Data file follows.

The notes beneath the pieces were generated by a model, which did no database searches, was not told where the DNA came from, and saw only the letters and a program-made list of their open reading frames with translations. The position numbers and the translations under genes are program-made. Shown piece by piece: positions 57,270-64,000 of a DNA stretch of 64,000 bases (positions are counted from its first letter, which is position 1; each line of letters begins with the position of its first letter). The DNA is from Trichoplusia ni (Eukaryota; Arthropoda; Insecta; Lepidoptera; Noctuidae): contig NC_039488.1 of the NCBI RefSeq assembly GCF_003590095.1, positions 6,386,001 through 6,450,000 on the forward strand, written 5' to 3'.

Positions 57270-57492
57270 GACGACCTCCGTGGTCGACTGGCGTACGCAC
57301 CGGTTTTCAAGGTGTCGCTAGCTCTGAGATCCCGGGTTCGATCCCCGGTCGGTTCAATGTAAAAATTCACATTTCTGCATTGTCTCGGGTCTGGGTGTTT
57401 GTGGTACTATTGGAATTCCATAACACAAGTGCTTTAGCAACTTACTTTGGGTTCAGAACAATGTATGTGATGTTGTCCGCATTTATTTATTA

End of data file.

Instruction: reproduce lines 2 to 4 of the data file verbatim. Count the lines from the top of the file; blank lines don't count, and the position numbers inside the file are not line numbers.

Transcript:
Positions 57270-57492
57270 GACGACCTCCGTGGTCGACTGGCGTACGCAC
57301 CGGTTTTCAAGGTGTCGCTAGCTCTGAGATCCCGGGTTCGATCCCCGGTCGGTTCAATGTAAAAATTCACATTTCTGCATTGTCTCGGGTCTGGGTGTTT